Time for a Monday-morning grump.
One of the joys and curses of working at a small press is you get to do just about anything. At the moment, one of the several things I’m doing is vetting the lists of journals to be invited to review various books recently (or soon to be) published by NIAS Press. This isn’t a joy.
I mean, what is the purpose of sending review copies to journals? I would have thought this was to get the book reviewed, and in so doing to inform/promote it to a wider readership, one not reached by the publisher’s direct-marketing efforts. So far, so good.
But, if this is the case, one would expect that:
- Nominated journals are still alive (and with their most recent issue published less than a year ago).
- They actually focus on issues dealt with by the book to be reviewed.
- They do indeed review books.
Sadly, not all authors see it that way. Time and again I receive reviews lists that have not been thought through. Obviously, these authors haven’t read my recent post; they are paying little attention to who their readers are and what they need.
Nor is it just something affecting us. Until recently, NIAS published a magazine called NIASnytt. This never reviewed books but it didn’t stop publishers sending us books to review. Our library was happy to get the free copies but for the publishers this was simply money down the drain.
Nor is this unusual. A typical academic press often sends out 20-25 review copies of each book they publish. Unfortunately, there are more books offered for review than journals can cope with, especially the top journals. First, even though the norm is that reviewers get to keep the review copy, finding and persuading suitable people to review a book is not easy. Second, there are only so many pages available in a journal that can be used for book reviews. The result? Of those 20-25 copies sent out, very few will result in a published review.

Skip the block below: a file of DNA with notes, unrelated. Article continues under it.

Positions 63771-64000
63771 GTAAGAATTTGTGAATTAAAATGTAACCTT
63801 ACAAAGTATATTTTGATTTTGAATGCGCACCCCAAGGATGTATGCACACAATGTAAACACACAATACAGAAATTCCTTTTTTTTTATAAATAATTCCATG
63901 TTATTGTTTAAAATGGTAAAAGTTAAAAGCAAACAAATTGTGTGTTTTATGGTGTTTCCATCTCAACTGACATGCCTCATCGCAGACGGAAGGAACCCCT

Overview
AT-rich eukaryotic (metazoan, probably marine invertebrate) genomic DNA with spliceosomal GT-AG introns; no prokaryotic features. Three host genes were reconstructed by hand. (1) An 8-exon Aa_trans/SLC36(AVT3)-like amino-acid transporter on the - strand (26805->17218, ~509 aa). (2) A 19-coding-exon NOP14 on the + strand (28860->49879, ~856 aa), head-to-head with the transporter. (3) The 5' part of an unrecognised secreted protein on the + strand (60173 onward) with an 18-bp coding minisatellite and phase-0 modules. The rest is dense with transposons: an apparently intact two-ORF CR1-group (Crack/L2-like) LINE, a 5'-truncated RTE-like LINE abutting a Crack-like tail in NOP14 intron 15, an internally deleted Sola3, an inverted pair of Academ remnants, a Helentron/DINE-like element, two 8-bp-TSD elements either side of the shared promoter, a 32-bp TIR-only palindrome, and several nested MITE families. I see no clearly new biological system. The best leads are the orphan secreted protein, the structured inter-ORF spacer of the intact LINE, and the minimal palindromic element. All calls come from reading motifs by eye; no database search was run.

NIAS Press tries to beat the odds by thinking through its review lists and by sending very few unsolicited review copies. Instead, there is a hard grind of checking the suitability of a journal, adding others that haven’t been but should be considered, checking that its contact details are still current, mailing the reviews editor with an invitation to review, and so on. It works. Our ‘strike rate’ is much higher. And, provided we and our authors have done a proper job with the book, we end up with good positive publicity – an important channel for getting our books read, and our authors ahead in their careers.
This isn’t rocket science, surely?
Enough of the grump, back to the review lists!